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On the Robustness of the Balance Statistics with respect to Nonresponse

  • Christian Seiler

Business cycle indicators based on the balance statistics are a widely used method tomonitor the actual economic situation. In contrast to official data, indicators frombusiness surveys are early available and typically not revised after their first publication.But as surveys can be in general affected by distortions through the response behaviour,these indicators can also be biased. In addition, time-dependent nonresponse patternscan produce even more complex forms of biased results. This paper examines aframework which kind of nonresponse patterns lead to biases and decreases in performance.We perform an extensive Monte Carlo study to analyse their effects on the indicators.Our analyses show that these indicators are extremely stable towards selection biases.

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Paper provided by Ifo Institute - Leibniz Institute for Economic Research at the University of Munich in its series Ifo Working Paper Series with number Ifo Working Paper No. 126.

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Date of creation: 2012
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Handle: RePEc:ces:ifowps:_126
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  1. Florian Janik & Susanne Kohaut, 2012. "Why don’t they answer? Unit non-response in the IAB establishment panel," Quality & Quantity: International Journal of Methodology, Springer, vol. 46(3), pages 917-934, April.
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  3. Konstantin A. Kholodilin & Boriss Siliverstovs, 2006. "On the Forecasting Properties of the Alternative Leading Indicators for the German GDP: Recent Evidence," Journal of Economics and Statistics (Jahrbuecher fuer Nationaloekonomie und Statistik), Justus-Liebig University Giessen, Department of Statistics and Economics, vol. 226(3), pages 234-259, May.
  4. Christian Gayer, 2005. "Forecast Evaluation of European Commission Survey Indicators," Journal of Business Cycle Measurement and Analysis, OECD Publishing,Centre for International Research on Economic Tendency Surveys, vol. 2005(2), pages 157-183.
  5. Christian Seiler, 2010. "Dynamic Modelling of Nonresponse in Business Surveys," Ifo Working Paper Series Ifo Working Paper Nr. 93, Ifo Institute - Leibniz Institute for Economic Research at the University of Munich.
  6. Robert J. Hodrick & Edward Prescott, 1981. "Post-War U.S. Business Cycles: An Empirical Investigation," Discussion Papers 451, Northwestern University, Center for Mathematical Studies in Economics and Management Science.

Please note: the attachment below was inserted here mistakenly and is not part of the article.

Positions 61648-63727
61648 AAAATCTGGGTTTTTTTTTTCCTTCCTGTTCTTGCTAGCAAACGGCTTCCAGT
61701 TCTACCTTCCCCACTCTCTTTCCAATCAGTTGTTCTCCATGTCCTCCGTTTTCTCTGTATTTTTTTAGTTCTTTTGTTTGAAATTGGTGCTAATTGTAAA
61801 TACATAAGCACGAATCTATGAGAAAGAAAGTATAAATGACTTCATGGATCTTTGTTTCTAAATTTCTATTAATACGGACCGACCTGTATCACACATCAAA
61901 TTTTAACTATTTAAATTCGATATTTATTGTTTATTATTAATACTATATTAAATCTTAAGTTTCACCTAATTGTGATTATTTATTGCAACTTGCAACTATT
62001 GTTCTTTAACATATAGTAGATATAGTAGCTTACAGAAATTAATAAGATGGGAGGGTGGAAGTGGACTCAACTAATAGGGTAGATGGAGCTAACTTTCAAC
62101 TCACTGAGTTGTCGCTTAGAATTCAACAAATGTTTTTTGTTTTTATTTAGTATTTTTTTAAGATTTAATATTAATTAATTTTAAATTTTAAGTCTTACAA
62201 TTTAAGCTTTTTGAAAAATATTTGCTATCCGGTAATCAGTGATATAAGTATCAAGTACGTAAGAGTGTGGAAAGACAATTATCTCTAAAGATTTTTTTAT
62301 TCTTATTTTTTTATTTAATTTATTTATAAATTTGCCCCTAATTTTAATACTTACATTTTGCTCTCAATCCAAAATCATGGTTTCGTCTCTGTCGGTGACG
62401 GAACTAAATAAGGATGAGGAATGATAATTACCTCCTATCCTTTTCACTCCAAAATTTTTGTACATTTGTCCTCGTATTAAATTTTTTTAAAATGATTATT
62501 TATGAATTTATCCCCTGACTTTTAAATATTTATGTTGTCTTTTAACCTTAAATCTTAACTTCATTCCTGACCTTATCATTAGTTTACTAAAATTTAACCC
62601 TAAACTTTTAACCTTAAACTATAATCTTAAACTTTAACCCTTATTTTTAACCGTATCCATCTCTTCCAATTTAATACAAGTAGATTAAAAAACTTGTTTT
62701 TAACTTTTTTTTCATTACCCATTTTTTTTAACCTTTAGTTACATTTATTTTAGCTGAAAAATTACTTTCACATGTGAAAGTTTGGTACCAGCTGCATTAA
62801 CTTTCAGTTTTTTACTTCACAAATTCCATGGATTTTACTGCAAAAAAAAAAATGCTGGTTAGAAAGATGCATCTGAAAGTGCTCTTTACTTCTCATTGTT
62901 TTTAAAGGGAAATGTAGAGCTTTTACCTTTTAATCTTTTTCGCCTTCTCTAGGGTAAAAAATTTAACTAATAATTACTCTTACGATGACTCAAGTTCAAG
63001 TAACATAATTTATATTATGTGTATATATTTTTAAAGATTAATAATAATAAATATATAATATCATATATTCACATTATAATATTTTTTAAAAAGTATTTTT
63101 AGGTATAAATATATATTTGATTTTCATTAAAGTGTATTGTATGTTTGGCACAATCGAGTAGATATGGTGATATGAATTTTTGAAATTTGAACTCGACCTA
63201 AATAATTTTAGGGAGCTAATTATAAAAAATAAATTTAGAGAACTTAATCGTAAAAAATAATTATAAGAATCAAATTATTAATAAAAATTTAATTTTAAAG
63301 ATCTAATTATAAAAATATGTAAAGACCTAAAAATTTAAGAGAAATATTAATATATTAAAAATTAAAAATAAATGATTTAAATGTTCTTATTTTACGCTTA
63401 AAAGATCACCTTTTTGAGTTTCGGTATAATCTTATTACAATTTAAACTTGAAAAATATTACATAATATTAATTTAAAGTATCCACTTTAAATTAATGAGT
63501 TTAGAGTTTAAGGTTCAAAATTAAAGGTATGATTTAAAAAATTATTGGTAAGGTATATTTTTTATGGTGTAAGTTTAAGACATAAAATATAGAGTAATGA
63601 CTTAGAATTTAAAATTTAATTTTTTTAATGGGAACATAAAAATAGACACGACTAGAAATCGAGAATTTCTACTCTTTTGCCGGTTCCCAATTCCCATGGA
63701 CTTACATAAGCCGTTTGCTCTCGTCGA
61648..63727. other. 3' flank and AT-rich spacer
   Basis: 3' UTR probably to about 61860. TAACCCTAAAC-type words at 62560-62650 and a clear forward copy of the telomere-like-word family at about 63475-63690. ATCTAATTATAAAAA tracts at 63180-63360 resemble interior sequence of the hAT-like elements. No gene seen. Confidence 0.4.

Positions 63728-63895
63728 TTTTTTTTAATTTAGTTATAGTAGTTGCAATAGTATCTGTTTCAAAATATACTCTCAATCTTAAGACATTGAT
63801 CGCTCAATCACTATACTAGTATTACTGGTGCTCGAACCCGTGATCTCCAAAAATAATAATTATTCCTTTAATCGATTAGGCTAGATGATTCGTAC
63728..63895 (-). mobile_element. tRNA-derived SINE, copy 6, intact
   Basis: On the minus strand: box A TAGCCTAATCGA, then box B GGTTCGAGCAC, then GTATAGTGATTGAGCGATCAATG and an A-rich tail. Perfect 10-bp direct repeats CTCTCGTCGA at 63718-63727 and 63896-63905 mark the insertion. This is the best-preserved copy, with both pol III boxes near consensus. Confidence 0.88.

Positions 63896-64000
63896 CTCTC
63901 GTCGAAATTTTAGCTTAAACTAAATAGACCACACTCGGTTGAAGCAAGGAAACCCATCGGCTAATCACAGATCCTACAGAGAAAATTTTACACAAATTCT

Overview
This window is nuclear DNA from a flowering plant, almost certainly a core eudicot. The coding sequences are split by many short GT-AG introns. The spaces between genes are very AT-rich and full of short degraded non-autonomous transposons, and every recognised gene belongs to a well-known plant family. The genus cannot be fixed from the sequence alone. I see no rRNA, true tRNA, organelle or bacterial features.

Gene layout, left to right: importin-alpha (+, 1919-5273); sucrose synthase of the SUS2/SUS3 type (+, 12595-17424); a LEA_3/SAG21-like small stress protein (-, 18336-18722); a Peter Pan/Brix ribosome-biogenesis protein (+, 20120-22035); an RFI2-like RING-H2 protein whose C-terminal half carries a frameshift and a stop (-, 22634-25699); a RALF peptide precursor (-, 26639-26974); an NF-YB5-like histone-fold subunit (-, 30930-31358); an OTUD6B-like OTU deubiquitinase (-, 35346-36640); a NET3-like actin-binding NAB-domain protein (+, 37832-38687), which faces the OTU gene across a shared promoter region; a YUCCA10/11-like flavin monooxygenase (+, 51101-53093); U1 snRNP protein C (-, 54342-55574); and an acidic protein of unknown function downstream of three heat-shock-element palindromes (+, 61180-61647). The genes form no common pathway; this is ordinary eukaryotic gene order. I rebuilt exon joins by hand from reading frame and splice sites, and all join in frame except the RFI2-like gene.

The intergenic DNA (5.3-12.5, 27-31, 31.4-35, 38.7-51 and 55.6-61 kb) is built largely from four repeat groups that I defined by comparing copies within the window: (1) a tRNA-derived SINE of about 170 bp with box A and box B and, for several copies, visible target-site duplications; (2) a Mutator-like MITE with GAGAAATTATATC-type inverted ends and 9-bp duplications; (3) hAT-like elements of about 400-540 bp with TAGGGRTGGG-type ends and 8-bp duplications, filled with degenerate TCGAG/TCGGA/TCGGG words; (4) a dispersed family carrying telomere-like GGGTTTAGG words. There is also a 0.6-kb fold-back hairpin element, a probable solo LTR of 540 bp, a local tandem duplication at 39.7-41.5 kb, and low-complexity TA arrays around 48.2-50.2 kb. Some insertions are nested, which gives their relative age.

7. Stefan Arent & Alexander Eck & Michael Kloss & Oskar Krohmer, 2012. "Income Risk, Saving and Taxation:Will Precautionary Saving Survive?," Ifo Working Paper Series Ifo Working Paper No. 125, Ifo Institute - Leibniz Institute for Economic Research at the University of Munich.
  8. Anna Stangl, 2007. "European Data Watch: Ifo World Economic Survey Micro Data," Schmollers Jahrbuch : Journal of Applied Social Science Studies / Zeitschrift für Wirtschafts- und Sozialwissenschaften, Duncker & Humblot, Berlin, vol. 127(3), pages 487-496.
  9. Andrew Ang & Geert Bekaert & Min Wei, 2005. "Do Macro Variables, Asset Markets or Surveys Forecast Inflation Better?," NBER Working Papers 11538, National Bureau of Economic Research, Inc.
  10. Nikolay Robinzonov & Klaus Wohlrabe, 2010. "Freedom of Choice in Macroeconomic Forecasting ," CESifo Economic Studies, CESifo, vol. 56(2), pages 192-220, June.
  11. repec:zbw:iwhdps:10-10 is not listed on IDEAS
  12. Michela Nardo, 2003. "The Quantification of Qualitative Survey Data : A Critical Assessment," Journal of Economic Surveys, Wiley Blackwell, vol. 17(5), pages 645-668, December.
  13. Steffen Henzel & Timo Wollmershäuser, 2005. "Quantifying Inflation Expectations with the Carlson-Parkin Method: A Survey-based Determination of the Just Noticeable Difference," Journal of Business Cycle Measurement and Analysis, OECD Publishing,Centre for International Research on Economic Tendency Surveys, vol. 2005(3), pages 321-352.
  14. Stangl, Anna, 2009. "Essays on the Measurement of Economic Expectations," Munich Dissertations in Economics 9823, University of Munich, Department of Economics.
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